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President Recep Tayyip Erdogan has declared three months of emergency rule in Turkey, citing the need to “take the necessary precautions to protect the nation from terror” and “protect democracy” after Friday’s failed coup.
As many as 60,000 people have been either detained or suspended from their jobs for alleged complicity in the putsch. They include members of the judiciary and workers in the education sector as well as military and police officials.
European officials have warned that democratic freedoms are under threat in Turkey, amid fears that Mr Erdogan is using the putsch as an excuse for blanket repression and constitutional vandalism. (FT) Experts are divided on whether this eclipse of liberalism is temporary or permanent. (FT, Carnegy Europe)
In the news
Forex charges Two top foreign exchange traders employed by HSBC have been charged with making $8m in profits and fees by “front running” a client’s $3.5bn foreign exchange trade, according to a US criminal complaint unsealed on Wednesday. The charges could cause reputational damage to the global bank’s forex trading business and fuel more calls for HSBC to face full criminal charges. (FT)
Pokémon No Saudi Arabia’s top clerics renewed a religious edict, or fatwa, that warns against playing Pokémon Go, the wildly popular mobile game. Clerics in the kingdom had their first brush with the Pokémon phenomenon back in 2001, when they banned what was then a card game for promoting “forbidden images” violating a prohibition on gambling. (The National)
Nice attack charges Five people will appear in a Paris court on Thursday over alleged links to Mohamed Lahouaiej-Bouhlel, who killed 84 people by driving a truck through crowds in Nice — the third major attack in the country in 18 months. The French senate is due to pass a bill allowing a six-month extension to the country’s state of emergency giving police extra powers. (Guardian)
GOP boos Cruz Ted Cruz was booed off the stage of the Republican National Convention on Wednesday night after he declined to endorse Donald Trump for president. It marked an ignominious end for the conservative Texas senator who came second in the GOP primary. It also highlights the party’s divisions over the Trump nomination. (FT, NYT)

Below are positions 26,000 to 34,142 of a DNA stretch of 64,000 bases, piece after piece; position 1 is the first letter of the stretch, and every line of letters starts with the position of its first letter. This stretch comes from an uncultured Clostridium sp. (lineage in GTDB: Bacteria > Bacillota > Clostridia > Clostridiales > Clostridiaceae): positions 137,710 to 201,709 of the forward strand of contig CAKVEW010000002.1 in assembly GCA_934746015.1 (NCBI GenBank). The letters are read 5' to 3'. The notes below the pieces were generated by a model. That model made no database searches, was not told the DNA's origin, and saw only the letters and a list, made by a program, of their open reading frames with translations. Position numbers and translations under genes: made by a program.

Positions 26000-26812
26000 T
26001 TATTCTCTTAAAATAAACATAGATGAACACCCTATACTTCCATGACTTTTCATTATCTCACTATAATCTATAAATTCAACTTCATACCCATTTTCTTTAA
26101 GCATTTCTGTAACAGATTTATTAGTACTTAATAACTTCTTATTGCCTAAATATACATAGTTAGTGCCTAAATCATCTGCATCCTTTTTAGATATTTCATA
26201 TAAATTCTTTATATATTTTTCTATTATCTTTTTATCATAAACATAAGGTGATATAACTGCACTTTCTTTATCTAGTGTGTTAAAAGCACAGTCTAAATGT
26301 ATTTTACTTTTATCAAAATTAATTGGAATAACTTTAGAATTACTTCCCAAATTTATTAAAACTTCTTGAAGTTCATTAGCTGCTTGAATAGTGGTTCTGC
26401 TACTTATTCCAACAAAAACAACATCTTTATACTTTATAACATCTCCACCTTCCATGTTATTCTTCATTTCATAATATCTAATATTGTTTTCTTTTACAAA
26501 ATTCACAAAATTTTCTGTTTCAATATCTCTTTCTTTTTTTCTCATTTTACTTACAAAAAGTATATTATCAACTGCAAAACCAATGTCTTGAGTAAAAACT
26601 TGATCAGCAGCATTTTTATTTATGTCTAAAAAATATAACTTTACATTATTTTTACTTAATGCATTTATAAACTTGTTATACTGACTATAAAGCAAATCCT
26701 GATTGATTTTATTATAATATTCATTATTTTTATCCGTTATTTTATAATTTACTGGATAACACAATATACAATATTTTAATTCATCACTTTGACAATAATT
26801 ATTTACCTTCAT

Farage on tour Nigel Farage is planning a tour of European countries to encourage more referendums on EU membership, the UK Independence party’s outgoing leader said on Wednesday. (FT)
It’s a big day for
European Central Bank The bank’s governing council will meet today to discuss its response to the UK’s vote to leave the EU, which has potentially hobbled the ECB’s ability to pursue its quantitative easing programme. While the bank may hold off from a firm decision this week, analysts say that a clear signal from Mario Draghi would soothe jitters. (FT)
Jeremy Corbyn will launch his re-election effort this morning. The Labour party revealed it has received a windfall of £4.5m in just 48 hours after more than 180,000 people each paid £25 to vote for its next leader. (FT)
Food for thought
How a maverick shook up the razor industry When Michael Dubin launched his $1 razor online business with an in-your-face slapstick video, his website crashed after two hours and his inventory of razors sold out in six. Four years later, Mr Dubin could be sitting on a billion dollar company. (FT)
Brexit’s metropolitan myths There has been plenty of coverage in the UK about the myths spread by the “Leave” campaign ahead of the EU referendum. Less attention has been paid to the spurious ideas that motivated the centre left to support remaining in the union. (FT) Read our new daily Brexit Briefing, or forward to other FT subscribers who can sign up to receive it daily by email here.
An upside to student debt A White House report comes to the counterintuitive conclusion that $1.3tn of student debt is helping, rather than harming, the US economy by boosting overall economic output and productivity. (WSJ)
Hotels v Airbnb The battle has truly begun. Already popular with uber-connected millennials, Airbnb is now targeting business travellers and the results are starting to stack up. Hotels are being forced to innovate, potentially heralding a new era of experiential lodgings. (NYT)
The graveyard of the Earth Ozersk, codenamed City 40, was the birthplace of the Soviet nuclear weapons programme. Now it is one of the most contaminated places on the planet — so why do so many residents still view it as a fenced-in paradise? (The Guardian)
Video of the day
Republican delegates stand behind Trump Republican party delegates talk about selecting Donald Trump as their presidential candidate. (FT)
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